Ethiopians protest over Israeli Minister’s comments
Immigrant absorption minister responds to Ethiopian protests against racism by saying they should be grateful to state.
JERUSALEM — Activists from the Ethiopian immigrant community and others reacted with fury Wednesday over comments by Immigrant Absorption Minister Sofa Landver that these olim should be “thankful” for what they have received from the State of Israel.
Speaking at an emergency session of the Knesset Committee for Aliya, Absorption and Diaspora Affairs, which was called in light of reports of blatant racism among individuals who refuse to sell their homes to Ethiopian Israelis, Landver said the country had done “everything possible to absorb” Ethiopian immigrants.
“We all condemn racism, but in 2010 the ministry gave millions of dollars to the Ethiopian community. We promoted Ethiopian issues in general, and in particular their employment,” she said, pointing out that the Ethiopian immigrant community is many years behind the rest of Israeli society in terms of its development and general integration.
“The gap is wide but the State of Israel has done everything possible to absorb them as best as it can,” she said.
But MK Shlomo Molla (Kadima), the Knesset’s sole Ethiopian member, said Landver’s response to “this kind of racism” was wrong.
“The minister’s job is to say what she plans to do to tackle this problem,” Molla said.
“If the minister thinks that every immigrant should be eternally grateful for what the state has given him, I believe the only option is for her to step down.”
He added that he planned to condemn Landver’s comments in a speech to the Knesset plenum.
On Tuesday, hundreds of members of the Ethiopian- Israeli community gathered in Kiryat Malachi to protest against residents who allegedly signed an agreement not to rent or sell their apartments to Ethiopians.
The story was revealed last week in a news report on Channel 2.
At the protest, activists expressed their anger that no politicians except Molla had spoken out against such extreme discriminatory attitudes.
Many told The Jerusalem Post that this kind of racism exists in numerous other towns outside of Kiryat Malachi and in many areas of public life.
Ethiopian-born Elias Inbram, one of the organizers of the protest, said on Wednesday that the emergency hearing in the Knesset was more like a “reality TV show.”
“They said it was an emergency, but this problem has existed for 30 years,” said Inbram, who walked out of the hearing in protest over what he said was its failure to truly address the issue of institutionalized racism. “It was just a meeting to try and make us feel better, but we are calling on the government and legislators to take serious steps in tackling racism.”
He added that the only solution was to establish a new law calling for a NIS 1 million fine, and even jail time, for any individual who expresses discriminatory views.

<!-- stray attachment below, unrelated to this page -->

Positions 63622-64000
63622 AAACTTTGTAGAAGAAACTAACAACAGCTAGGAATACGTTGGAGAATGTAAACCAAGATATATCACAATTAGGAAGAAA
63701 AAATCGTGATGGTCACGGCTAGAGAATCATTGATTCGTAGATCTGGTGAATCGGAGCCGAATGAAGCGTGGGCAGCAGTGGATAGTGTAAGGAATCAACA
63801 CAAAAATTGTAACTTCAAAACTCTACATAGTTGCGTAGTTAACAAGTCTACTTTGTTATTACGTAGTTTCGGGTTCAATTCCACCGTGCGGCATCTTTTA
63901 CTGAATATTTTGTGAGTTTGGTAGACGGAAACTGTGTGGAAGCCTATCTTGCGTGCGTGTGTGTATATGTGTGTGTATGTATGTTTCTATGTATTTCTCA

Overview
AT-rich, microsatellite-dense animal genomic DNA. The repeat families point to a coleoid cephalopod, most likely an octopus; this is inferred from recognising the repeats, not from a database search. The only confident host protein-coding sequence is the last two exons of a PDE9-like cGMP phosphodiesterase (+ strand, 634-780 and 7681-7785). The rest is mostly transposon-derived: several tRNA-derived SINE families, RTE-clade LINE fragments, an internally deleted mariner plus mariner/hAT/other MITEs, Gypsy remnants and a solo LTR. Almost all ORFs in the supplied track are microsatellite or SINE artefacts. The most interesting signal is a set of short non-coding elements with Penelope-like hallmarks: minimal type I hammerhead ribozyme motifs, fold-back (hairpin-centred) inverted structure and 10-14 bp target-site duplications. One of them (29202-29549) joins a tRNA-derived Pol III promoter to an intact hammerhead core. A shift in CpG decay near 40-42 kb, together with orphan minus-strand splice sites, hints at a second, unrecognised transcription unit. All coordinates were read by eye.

Lawyer Itzik Dessie, executive director of the Ethiopian legal rights organization Tebeka, said his group had already started lobbying parliamentarians to support such a law.
Dessie, who also attended the Knesset session, said the authorities needed to address three issues: the enforcement of existing laws that deal with discrimination, the creation of a new law that addresses housing problems, and the amendment of a law that deals with libel and slander against entire communities.
“We do not care which MK takes up this issue, but there needs to be a law that deals with racism directly,” he said, adding that Landver should have addressed the need for legislation and not spoken about “what wonderful work she is doing.”
“It is not appropriate for public figures to say that we should thank them for the work they are doing,” dessie said. “They get a salary for it and it is their job to make things better.”
Immediately following the stormy committee session, several MKs issued statements criticizing Landver’s comments.
“Enough with the patronizing and condescending words of this government toward its citizens,” stated opposition leader and Kadima chairwoman Tzipi Livni.
“It is the right of every citizen in Israel, regardless of his community, skin color or gender, to live with dignity and equal rights, and this should not be based on what is good for the country.”
Labor Party leader Shelly Yacimovich also called Landver’s comments patronizing and condescending.
“Ethiopian immigrants are proud citizens of this country who deserve rights, and what the state gives them is their right,” she said. “It is not charity and they do not need to say thank you to anyone.”
Also responding to racist attacks against the Ethiopian community, Prime Minister Binyamin Netanyahu said he had instructed his adviser on Ethiopian issues, Alali Admasu, to work toward eradicating the phenomenon of racism against Ethiopian immigrants.
“We are full of admiration for Ethiopian immigrants,” the prime minister said in a statement. “In the face of obstacles and difficulties, they came here and are becoming integrated into Israeli society, something we are encouraging in every possible way. Racist phenomena are infuriating and have no place in Israeli society. The ingathering of exiles from Ethiopia and everywhere else in the world is an inseparable part of the character of the State of Israel.”
By Ruth Eglash
Thursday, January 12, 2012